In fresh news reports, it appears that several government websites in the United Kingdom were infiltrated by crypto mining malware called Coinhive – which illicitly mines the cryptocurrency Monero using the computing power of external computers.
Known colloquially as “cryptojacking”, the malware found itself onto these government websites via BrowseAloud – a plugin that facilitates easy access to online content for those with impaired vision.
After being “live” for about four hours (estimation provided by TextHelp, creators of the BrowseAloud plugin), over 4,000 websites have been affected, including the National Health Service (NHS), which was also hardest hit by the crypto malware WannaCry in 2017. Even some websites in Australia have reported infection, according to Australian news site ABC.net.
The malware has since been disabled and UK watchdog, National Cyber Security Centre (NCSC) has been quoted as saying that there was “nothing to suggest” consumers were at risk following the shutdown of the malware’s operations.
In a quote borrowed from this Sky News article, Texthelp data security officer Martin McKay said that “Texthelp can report that no customer data has been accessed or lost.” McKay also announced that an independent security consultancy will begin a security review of the company’s systems.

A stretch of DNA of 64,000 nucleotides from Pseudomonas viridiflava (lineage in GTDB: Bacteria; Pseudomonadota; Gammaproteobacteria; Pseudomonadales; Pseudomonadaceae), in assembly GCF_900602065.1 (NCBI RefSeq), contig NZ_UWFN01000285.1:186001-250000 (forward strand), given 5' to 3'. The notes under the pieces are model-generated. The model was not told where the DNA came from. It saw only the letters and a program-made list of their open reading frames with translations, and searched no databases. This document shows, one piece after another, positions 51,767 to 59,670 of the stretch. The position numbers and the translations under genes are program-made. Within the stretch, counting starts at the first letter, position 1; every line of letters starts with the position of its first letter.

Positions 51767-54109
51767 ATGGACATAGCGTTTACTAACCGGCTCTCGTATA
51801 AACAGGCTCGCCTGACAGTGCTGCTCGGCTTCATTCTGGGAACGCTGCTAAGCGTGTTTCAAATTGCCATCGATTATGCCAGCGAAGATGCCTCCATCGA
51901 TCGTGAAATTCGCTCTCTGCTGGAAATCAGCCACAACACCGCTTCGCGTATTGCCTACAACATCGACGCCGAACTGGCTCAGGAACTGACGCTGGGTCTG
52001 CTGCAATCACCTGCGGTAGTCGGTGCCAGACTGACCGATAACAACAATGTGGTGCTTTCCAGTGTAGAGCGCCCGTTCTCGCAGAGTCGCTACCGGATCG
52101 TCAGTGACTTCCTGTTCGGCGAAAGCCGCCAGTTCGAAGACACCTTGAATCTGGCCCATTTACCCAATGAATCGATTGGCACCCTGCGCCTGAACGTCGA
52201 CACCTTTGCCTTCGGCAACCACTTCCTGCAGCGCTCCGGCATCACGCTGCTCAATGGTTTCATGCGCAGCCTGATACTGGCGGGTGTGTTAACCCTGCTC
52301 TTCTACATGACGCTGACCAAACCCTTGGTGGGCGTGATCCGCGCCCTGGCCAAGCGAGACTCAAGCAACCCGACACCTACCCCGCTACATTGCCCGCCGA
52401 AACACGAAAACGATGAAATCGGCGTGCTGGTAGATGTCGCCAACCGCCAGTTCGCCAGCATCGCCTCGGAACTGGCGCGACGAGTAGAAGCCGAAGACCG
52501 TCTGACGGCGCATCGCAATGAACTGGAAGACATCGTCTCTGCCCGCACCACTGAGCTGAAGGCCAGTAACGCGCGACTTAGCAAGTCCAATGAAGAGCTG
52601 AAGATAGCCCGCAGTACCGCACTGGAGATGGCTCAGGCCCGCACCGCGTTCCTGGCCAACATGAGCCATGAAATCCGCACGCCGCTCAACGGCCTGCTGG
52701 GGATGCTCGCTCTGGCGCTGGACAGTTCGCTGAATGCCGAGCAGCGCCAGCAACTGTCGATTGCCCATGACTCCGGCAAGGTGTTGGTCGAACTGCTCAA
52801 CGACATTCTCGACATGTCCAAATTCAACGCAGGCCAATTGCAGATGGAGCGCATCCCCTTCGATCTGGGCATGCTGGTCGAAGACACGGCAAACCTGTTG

A tweet by the Malware Tech blog reminds us that this was a small hack that could have had the potential to get much bigger:
Nice thing about coinhive is it’s a fairly low impact way to show us how including 3rd party scripts can go wrong. This could have just as easily loaded malware.https://t.co/CpVnFVtjqo
— MalwareTech (@MalwareTechBlog) February 11, 2018
According to a report published by Coindesk in November last year, Coinhive is the sixth most common type of crypto malware. It was previously found on sites like the Ultimate Fighting Championship website and on Google’s DoubleClick ad platform.